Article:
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The Lockheed Bailout


Lockheed F22 Raptor
Lockheed via Getty Images
Net Cost: none (loan guarantees)

Background: In the 1960s, Lockheed was trying to expand its operations from defense aircraft to commercial aircraft. The result was the L-1011, which proved to be a financial albatross. Lockheed had a double-whammy: the slowing economy and the failure of its principle partner, Rolls Royce. The airplane engine manufacturer went into receivership with the British government in January 1971.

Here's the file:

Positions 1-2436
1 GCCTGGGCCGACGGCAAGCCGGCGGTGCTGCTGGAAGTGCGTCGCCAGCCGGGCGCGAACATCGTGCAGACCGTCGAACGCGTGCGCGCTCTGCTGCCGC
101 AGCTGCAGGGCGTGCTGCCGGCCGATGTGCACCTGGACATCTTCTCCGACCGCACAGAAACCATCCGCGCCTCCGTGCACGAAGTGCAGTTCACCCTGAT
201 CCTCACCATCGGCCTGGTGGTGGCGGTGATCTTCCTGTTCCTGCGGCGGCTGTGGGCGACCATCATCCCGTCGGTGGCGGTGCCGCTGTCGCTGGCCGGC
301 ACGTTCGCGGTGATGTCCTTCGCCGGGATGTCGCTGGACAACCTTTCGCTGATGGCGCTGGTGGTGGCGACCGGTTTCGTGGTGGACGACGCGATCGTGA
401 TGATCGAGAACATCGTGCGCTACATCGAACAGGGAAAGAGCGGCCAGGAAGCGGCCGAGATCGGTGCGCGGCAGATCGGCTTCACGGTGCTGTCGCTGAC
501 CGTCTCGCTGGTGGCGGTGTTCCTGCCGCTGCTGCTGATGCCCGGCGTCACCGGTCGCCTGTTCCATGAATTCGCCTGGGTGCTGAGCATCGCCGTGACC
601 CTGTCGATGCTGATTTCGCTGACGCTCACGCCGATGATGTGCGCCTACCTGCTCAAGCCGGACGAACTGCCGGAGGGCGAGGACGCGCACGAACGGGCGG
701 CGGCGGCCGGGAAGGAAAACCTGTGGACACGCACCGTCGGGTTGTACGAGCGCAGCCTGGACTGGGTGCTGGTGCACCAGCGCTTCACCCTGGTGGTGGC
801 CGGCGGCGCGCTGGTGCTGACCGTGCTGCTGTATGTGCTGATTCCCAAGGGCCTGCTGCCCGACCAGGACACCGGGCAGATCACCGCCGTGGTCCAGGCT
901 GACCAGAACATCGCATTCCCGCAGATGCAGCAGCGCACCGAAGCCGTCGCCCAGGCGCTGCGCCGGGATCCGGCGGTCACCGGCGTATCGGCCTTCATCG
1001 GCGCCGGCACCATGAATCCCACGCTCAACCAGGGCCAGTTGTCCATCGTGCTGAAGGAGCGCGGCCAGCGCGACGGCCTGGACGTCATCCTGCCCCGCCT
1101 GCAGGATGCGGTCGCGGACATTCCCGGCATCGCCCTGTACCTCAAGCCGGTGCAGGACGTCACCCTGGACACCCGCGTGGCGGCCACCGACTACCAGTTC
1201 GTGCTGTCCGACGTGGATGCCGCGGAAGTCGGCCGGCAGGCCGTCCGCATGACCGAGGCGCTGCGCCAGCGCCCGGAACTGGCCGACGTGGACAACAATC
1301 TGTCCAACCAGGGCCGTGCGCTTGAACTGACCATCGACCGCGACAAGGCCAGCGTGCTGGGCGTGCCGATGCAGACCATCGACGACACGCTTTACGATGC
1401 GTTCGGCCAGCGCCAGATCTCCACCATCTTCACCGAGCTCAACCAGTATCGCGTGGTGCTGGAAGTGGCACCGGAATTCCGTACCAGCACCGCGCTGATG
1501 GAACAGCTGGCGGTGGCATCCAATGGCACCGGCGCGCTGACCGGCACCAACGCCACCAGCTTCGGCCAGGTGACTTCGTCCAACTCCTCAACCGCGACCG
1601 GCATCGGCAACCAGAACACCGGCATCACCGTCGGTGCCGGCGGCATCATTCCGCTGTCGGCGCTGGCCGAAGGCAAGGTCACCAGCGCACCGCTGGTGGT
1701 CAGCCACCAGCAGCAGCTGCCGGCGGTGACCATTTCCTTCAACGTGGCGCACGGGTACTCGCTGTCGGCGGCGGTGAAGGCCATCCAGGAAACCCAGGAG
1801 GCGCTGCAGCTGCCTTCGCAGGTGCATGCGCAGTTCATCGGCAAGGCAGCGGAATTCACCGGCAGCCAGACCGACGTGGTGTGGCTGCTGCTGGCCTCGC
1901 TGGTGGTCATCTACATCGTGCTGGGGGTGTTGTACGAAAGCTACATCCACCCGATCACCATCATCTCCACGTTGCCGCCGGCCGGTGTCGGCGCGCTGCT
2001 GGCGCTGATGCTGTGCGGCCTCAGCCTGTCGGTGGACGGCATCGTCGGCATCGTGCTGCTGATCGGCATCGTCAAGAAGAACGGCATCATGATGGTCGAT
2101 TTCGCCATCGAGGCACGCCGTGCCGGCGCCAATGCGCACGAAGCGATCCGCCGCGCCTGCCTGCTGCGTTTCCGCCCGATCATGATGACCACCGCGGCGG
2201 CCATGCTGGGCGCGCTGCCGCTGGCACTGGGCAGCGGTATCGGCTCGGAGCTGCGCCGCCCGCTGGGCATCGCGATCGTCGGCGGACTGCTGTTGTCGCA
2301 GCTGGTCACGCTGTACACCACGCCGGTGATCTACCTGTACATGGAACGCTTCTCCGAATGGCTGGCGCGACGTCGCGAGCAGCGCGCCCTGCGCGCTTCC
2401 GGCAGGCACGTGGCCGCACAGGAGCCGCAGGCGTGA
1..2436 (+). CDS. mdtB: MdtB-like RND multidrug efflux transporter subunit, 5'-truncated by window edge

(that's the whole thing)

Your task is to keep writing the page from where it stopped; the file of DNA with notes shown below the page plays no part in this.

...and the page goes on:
The argument for bailout rested on jobs (60,000 in California) and competition in defense aircraft (Lockheed, Boeing and McDonald-Douglas).

In August 1971, Congress passed the Emergency Loan Guarantee Act, clearing the way for $250 million [approximately $1.33B in 2008 dollars] in loan guarantees (think of it as co-signing a note). Lockheed paid the U.S. Treasury $5.4 million in fees in fiscal 1972 and 1973. Total fees paid: $112 million.

Learn more about the Lockheed bailout
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